The state has taken a lead in generating power from renewable resources with about 40 percent of its power coming from renewable energy sources, which is the best energy mix among all states in India, writes Vivek Ratnakar of Elets News Network (ENN).
Karnataka has achieved many milestones in the energy sector since the state set up its first hydroelectric power generation station in the Shivanasamudra area in Mysuru on the banks of Cauvery river in 1902. Karnataka was also the first state in India to embark upon alternating energy, and pioneered a professionally managed power corporation to plan, construct, operate and maintain power generation projects across the state. Today, Karnataka is the seventh largest state in India in terms of power generation capacity with a total installed capacity of 28,789 MW, as of 2018.
Karnataka was among the few states that had realised early on that smart energy needs intelligent approaches to manage and coordinate power generation, distribution and consumption. The state has a high renewable energy potential of about 30,000 MW. If implementation barriers are resolved, up to 10,000 MW/17,250 MUs of wind generation capacity can be added at a cost of Rs. 60,000 crore by FY2020. Similarly, up to 4000 MW/6300 MUs of solar capacity can be added by FY2020 at a cost of Rs. 32,000 crore.
The state has taken a lead in generating power from renewable resources with about 40 percent of its power coming from renewable energy sources, which is the best energy mix among all states in India. Karnataka embraced renewable resources as the prime source of generating power as the state is scarcely endowed with resources like coal, oil or nuclear power compared to the K hydroelectric power and solar energy.
Leading from the front in the production of solar energy in India and being the first state to set up a utility-scale power plant of 3 MW in 2009, Karnataka boasts of a power transmission network of 36,858 circuits.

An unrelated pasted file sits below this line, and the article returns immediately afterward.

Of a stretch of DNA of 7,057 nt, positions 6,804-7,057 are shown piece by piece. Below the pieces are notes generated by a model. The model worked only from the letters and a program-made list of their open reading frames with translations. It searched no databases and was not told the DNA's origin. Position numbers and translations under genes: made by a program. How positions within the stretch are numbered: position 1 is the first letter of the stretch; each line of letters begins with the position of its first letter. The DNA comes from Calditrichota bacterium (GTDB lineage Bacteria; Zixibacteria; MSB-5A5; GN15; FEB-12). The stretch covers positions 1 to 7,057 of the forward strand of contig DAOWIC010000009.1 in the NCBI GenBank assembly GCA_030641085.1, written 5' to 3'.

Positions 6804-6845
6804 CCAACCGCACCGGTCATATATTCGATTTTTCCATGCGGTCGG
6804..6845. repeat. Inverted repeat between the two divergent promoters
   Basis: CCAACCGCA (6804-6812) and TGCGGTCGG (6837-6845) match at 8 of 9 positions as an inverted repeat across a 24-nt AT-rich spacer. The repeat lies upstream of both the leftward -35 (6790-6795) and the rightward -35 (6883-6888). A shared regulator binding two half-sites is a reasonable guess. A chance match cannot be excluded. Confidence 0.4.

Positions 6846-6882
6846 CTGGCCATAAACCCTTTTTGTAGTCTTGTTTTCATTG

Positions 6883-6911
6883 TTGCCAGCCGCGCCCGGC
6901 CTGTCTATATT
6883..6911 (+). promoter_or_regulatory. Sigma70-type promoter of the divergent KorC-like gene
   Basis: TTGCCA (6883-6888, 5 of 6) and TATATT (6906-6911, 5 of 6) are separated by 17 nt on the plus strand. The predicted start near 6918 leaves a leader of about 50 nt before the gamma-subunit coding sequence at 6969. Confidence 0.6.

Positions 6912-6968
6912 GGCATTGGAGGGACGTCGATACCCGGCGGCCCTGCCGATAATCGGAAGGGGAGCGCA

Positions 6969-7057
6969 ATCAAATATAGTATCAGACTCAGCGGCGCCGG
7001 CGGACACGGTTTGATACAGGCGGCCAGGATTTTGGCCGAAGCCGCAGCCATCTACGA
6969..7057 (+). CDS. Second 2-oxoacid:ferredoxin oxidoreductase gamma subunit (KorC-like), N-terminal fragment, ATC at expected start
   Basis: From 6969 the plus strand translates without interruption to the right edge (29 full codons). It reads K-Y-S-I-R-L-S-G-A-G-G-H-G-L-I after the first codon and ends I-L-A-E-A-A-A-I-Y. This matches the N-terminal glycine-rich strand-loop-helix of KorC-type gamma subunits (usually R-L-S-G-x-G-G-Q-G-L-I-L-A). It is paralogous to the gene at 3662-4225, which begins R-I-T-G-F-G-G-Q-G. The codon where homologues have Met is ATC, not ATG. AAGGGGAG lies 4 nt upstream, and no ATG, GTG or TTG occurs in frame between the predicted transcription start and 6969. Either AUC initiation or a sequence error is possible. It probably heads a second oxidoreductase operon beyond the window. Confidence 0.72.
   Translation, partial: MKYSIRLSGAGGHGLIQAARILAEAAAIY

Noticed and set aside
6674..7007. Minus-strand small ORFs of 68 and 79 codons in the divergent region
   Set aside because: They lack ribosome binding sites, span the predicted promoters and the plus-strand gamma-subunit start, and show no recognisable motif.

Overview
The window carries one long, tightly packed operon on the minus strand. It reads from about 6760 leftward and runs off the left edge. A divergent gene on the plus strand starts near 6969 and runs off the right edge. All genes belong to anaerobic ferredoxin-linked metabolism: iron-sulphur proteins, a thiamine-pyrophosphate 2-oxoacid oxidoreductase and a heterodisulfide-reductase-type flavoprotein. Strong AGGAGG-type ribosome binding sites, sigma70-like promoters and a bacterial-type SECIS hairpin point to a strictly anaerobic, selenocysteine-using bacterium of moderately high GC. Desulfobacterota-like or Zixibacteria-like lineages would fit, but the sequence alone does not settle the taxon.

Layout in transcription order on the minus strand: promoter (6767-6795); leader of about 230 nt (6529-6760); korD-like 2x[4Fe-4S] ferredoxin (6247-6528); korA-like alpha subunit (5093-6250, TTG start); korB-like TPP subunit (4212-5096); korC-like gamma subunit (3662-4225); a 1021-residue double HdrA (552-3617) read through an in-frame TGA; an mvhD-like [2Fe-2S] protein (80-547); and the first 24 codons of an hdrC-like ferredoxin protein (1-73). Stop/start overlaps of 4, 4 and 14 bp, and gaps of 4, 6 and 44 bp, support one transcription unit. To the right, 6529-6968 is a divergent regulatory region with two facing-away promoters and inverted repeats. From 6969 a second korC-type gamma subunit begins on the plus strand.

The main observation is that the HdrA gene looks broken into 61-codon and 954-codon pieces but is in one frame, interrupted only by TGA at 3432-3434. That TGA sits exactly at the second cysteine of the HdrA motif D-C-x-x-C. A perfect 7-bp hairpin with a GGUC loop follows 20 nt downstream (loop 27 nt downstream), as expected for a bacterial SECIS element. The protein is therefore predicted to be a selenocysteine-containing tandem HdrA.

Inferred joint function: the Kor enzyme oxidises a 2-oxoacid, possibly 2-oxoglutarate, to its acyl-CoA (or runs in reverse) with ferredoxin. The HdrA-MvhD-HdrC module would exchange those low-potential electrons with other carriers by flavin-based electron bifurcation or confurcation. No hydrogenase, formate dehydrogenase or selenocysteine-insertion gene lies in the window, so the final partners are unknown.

Pavagada Solar Park, the world’s largest solar power park, is located in Karnataka. Generating 2050 MW of clean energy, the park is located on land leased from farmers, utilising the drought-hit area and adding to farmers’ income.
Karnataka’s success in renewable energy is attributed to its prudent energy policies and commitment to align its power industry with the policy framework prepared by the central government. The state offers fully subsidised open access model for solar power generation that has allowed businesses and developers to mitigate payment and offtake related risks and purchase cheaper and more reliable power supplies.
Over the years, several significant measures have been taken by Karnataka in restructuring the power sector. To realising the objective of India’s National Smart Grid Mission, which envisages extending benefits to customers of digitalisation with seamless integration to ensure reliable supply of electricity, Karnataka has been making efforts in areas like grid modernisation, Smart Metering, promoting electric vehicles and energy storage, enhancing capacity in renewable energy and developing microgrids.